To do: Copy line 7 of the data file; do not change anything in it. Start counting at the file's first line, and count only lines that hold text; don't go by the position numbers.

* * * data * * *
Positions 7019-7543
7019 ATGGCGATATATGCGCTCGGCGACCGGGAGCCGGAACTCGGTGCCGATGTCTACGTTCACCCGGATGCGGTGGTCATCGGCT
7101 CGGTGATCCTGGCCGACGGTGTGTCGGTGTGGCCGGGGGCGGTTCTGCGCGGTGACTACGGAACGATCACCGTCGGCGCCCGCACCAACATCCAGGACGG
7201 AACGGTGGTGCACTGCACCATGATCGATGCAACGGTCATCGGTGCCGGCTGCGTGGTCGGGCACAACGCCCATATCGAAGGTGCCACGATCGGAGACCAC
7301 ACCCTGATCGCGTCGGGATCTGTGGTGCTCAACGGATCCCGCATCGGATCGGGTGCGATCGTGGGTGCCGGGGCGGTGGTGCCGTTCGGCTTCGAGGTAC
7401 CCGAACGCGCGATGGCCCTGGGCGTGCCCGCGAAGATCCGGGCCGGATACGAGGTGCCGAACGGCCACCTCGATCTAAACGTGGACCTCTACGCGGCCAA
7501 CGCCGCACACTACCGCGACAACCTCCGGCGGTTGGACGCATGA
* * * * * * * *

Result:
7501 CGCCGCACACTACCGCGACAACCTCCGGCGGTTGGACGCATGA